SpaceX is expanding its operations in the Seattle area with a large new research and development facility. This office is just a short drive from another one of SpaceX’s facilities in Redmond, Washington, but it also happens to be less than 30 miles away from the headquarters of Blue Origin, Amazon founder Jeff Bezos’s space flight company. By ramping up its operations in such close proximity to Blue Origin, SpaceX reemphasizes the competition between the two companies.

SpaceX’s new location, which is also in Redmond, is currently undergoing a $2.1 million interior remodeling, according to a permit application filed with King County. And while the purpose of the new facility is open to speculation, Alan Boyle reports for GeekWire that the facility will likely house research and development operations for SpaceX’s ambitious satellite internet project.

This project will comprise 4,425 satellites, according to a Federal Communications Commission permit SpaceX filed in November 2016. The company plans to use the profits from this satellite internet constellation to fund future missions to Mars.

Bezos, by contrast, has publicly stated that, while Blue Origin will carry satellites into space, it will not make satellites. And even though the two private spaceflight companies aren’t competing in the satellite business, they are racing to take humans to space. Blue Origin successfully tested its in-flight crew escape system in October 2016, and SpaceX plans to use its Crew Dragon capsule to carry astronauts into space in the very near future.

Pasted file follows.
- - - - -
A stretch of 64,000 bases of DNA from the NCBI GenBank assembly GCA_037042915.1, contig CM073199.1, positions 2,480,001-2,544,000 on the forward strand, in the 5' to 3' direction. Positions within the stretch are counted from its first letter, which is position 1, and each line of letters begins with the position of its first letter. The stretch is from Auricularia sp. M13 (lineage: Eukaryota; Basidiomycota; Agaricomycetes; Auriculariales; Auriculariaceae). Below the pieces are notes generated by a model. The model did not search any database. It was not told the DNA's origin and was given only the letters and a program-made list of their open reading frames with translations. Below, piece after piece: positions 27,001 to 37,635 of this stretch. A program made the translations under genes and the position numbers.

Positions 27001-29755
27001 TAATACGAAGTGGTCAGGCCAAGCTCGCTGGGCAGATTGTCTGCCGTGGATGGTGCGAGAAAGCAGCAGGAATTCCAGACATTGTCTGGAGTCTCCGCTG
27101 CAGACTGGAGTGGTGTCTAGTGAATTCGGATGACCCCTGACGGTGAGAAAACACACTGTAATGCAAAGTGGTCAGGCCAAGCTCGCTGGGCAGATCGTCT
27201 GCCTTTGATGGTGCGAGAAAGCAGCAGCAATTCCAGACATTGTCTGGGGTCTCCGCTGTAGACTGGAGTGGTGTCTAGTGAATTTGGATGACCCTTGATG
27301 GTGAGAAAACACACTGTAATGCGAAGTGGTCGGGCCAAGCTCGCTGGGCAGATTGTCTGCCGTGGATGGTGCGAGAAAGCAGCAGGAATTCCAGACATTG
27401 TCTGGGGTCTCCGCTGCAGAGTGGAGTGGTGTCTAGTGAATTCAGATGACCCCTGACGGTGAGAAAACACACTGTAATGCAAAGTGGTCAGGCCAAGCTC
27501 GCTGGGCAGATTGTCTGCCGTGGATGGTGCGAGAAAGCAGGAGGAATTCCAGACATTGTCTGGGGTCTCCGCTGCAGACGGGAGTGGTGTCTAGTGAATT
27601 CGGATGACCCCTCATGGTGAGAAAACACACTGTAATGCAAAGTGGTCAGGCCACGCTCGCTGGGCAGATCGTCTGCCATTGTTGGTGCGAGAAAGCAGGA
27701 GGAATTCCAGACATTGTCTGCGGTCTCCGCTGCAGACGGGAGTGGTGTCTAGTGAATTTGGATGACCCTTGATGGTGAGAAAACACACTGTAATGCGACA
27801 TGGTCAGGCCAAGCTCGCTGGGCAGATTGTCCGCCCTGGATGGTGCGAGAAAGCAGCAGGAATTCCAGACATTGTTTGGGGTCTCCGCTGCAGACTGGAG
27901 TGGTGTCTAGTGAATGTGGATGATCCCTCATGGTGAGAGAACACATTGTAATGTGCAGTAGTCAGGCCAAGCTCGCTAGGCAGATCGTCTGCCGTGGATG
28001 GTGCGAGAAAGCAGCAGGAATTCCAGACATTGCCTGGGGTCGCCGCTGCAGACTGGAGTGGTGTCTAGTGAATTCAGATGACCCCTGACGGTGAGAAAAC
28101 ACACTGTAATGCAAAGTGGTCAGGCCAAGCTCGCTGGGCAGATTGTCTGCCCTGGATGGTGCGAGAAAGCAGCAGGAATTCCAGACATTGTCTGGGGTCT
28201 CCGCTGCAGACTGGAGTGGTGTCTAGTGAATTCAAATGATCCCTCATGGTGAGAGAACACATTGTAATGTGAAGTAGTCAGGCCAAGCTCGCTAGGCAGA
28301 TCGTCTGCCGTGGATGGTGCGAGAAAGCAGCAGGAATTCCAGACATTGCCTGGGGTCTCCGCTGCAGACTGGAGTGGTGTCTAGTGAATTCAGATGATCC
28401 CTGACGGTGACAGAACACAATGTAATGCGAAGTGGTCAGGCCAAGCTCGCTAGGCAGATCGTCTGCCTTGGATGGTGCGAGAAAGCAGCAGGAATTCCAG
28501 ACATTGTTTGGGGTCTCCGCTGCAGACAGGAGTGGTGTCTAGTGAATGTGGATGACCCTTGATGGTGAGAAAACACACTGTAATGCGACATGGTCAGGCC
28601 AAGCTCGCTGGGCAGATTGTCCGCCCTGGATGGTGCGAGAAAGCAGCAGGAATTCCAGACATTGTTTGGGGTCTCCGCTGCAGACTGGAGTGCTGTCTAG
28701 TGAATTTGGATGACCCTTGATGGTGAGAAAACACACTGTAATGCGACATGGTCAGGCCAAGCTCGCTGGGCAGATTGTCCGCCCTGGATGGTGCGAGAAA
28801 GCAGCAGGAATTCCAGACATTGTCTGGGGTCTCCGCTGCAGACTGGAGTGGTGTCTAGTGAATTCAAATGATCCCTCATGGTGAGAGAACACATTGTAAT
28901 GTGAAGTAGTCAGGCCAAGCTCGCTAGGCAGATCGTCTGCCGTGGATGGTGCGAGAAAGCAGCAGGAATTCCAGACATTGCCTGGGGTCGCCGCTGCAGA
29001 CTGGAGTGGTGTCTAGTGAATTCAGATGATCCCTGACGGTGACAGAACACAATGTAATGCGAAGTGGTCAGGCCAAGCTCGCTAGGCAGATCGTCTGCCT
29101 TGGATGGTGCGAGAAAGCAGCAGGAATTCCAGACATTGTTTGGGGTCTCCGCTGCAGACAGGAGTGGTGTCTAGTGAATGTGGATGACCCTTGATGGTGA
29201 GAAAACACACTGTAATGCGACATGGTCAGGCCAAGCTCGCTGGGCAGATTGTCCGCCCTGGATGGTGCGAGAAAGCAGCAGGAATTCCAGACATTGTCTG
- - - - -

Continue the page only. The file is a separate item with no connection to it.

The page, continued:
So what does this new SpaceX facility mean for the competition between the two companies? The job listings SpaceX has posted for Redmond, Washington, which include satellite development positions, strongly suggest that this particular facility will be involved with the company’s ambitious satellite internet constellation. And while that does not represent a direct threat to Blue Origin, the financial implications for SpaceX are significant since this project could bring the company that much closer to making crewed missions a reality.

Photos via Flickr / NASAKennedy